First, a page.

Thursday, January 31, 2013

31/01/13: Sequencing the salmon genome; FAO looks at fish genetics; visit us at IPPE

Sequencing the salmon genome is due for completion in 2013. The Research Council of Norway is encouraging researchers to use information from the salmon genome to enhance understanding of the mechanisms behind the traits and biology of this valuable production species. Three projects have been granted a total of NOK 41 million for this purpose.

Genetic technologies to improve fish production says FAO. A new report by the UN department says that traditional and modern breeding techniques are needed to increase food production in aquaculture.
Fisheries experts from more than 13 countries opened the first of two consultations today that could herald new ways of reducing hunger and poverty by cataloging and improving aquatic genetic resources for food and agriculture. Most farmed fish have not been domesticated the way that farmed crops and livestock have been, so farmed fish remain very similar to their wild relatives. The meeting will consider the benefits of genetic improvement by using traditional breeding techniques as well as modern genetic technologies to increase growth rates, reduce inputs and improve the cost-effectiveness of aquaculture.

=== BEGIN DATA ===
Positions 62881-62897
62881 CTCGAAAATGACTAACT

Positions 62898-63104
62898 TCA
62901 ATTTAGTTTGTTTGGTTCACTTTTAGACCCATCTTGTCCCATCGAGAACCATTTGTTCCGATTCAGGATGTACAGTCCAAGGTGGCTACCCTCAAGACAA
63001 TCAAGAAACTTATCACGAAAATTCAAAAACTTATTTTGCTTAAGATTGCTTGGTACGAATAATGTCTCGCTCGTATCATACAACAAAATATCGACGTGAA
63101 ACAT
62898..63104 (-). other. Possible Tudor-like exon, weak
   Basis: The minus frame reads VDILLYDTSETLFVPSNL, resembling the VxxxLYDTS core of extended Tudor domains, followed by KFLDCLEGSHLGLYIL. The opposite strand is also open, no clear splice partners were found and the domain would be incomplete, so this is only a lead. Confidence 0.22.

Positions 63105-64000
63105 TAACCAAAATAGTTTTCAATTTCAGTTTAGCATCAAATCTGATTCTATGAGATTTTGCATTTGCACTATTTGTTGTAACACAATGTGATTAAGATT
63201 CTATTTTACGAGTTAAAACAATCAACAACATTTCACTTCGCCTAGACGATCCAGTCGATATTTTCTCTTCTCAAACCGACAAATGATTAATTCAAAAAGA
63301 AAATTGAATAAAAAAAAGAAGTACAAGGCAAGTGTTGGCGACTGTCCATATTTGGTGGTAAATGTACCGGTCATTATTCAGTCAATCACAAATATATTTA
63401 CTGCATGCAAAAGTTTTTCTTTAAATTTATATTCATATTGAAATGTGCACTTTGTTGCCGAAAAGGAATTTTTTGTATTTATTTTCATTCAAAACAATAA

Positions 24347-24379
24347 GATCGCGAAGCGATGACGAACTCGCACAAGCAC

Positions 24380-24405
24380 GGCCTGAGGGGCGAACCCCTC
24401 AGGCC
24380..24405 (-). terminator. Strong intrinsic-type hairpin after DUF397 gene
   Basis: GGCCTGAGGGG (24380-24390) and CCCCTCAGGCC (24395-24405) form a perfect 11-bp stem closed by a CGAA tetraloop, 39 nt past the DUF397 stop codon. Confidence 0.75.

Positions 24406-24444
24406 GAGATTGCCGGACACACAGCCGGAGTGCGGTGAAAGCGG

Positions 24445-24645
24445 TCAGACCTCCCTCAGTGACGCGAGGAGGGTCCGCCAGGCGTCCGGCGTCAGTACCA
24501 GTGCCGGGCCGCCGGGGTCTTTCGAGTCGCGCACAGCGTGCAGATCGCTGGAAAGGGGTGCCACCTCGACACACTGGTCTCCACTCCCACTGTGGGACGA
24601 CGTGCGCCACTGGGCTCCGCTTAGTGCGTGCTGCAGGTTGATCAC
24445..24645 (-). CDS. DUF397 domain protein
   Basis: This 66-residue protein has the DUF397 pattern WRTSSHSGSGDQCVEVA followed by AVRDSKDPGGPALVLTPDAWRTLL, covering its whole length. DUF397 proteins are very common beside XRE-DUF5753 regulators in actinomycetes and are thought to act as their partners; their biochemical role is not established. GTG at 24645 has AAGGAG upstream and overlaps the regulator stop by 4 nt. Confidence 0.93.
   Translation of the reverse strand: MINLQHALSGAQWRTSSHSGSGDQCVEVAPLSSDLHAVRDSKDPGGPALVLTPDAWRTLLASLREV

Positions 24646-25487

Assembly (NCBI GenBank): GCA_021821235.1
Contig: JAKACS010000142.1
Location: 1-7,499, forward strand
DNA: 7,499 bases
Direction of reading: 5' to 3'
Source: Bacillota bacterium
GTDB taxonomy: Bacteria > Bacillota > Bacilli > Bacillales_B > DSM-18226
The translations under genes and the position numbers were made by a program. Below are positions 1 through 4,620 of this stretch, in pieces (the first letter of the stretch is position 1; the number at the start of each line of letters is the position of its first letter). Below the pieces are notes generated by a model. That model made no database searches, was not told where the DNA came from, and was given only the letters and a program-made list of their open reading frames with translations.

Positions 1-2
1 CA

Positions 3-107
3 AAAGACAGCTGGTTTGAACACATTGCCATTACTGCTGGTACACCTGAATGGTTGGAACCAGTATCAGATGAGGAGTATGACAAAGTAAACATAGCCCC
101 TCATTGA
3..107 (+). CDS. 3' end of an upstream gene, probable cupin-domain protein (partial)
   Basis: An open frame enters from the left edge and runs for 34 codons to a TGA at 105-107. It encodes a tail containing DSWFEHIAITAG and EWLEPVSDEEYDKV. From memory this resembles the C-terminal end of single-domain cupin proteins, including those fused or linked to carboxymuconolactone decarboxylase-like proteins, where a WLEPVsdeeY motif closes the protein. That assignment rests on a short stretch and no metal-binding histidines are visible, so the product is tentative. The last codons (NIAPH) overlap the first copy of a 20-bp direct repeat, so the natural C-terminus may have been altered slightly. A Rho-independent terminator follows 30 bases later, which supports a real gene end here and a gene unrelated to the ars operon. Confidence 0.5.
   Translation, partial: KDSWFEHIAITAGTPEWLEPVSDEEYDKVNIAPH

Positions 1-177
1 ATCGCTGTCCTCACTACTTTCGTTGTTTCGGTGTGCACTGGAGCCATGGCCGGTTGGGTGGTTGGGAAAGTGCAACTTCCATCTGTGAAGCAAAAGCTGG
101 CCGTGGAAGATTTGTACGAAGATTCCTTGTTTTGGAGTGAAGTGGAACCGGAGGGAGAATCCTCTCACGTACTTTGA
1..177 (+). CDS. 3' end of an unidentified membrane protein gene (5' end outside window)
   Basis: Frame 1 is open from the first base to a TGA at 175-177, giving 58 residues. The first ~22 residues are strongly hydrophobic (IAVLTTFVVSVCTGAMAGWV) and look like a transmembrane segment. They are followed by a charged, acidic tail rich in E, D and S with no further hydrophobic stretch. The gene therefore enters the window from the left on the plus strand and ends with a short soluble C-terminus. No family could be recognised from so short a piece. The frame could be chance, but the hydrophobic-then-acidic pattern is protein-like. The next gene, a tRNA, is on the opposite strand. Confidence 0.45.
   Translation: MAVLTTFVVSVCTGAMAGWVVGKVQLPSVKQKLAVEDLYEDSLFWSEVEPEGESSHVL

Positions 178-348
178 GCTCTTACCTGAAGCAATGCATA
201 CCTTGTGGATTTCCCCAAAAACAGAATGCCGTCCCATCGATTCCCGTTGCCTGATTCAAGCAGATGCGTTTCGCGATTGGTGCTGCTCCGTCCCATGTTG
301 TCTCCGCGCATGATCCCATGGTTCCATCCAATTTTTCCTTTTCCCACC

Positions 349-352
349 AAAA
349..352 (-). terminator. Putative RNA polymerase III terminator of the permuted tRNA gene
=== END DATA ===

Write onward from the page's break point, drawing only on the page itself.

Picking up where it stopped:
We're at IPPE in Atlanta, USA. Come and visit us on booth 1700.
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Genome (Photo credit: TheEverlastingFallout)

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